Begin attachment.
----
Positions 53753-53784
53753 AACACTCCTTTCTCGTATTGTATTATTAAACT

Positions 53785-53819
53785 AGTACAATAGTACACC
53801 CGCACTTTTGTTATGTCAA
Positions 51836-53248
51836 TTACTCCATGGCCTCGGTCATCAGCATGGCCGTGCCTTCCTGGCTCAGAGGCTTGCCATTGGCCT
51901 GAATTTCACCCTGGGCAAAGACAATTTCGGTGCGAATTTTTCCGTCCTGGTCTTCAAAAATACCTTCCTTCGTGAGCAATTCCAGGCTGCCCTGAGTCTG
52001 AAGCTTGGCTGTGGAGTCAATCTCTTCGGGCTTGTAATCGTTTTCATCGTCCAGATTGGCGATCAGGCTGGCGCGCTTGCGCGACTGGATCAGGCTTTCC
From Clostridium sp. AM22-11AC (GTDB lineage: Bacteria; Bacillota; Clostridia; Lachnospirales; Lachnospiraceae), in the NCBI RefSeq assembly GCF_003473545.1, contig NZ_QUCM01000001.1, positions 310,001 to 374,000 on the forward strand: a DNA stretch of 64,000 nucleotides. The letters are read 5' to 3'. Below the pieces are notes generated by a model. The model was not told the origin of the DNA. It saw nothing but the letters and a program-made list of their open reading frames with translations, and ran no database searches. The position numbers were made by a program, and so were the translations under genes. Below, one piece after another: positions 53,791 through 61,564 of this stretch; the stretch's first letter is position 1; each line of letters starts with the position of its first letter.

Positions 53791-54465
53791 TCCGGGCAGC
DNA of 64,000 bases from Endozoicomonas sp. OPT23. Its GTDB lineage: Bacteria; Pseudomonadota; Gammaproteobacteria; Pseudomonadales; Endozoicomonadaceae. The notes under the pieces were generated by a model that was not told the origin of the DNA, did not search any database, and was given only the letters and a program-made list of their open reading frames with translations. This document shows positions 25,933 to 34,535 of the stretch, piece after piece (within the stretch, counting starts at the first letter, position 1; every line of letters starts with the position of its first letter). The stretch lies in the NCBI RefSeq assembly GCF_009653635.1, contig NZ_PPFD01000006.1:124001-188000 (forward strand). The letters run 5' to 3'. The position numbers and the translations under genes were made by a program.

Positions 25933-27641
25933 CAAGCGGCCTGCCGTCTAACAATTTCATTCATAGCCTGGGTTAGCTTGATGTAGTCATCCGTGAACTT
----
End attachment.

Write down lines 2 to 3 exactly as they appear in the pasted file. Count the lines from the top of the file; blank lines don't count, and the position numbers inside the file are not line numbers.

53753 AACACTCCTTTCTCGTATTGTATTATTAAACT

Positions 53785-53819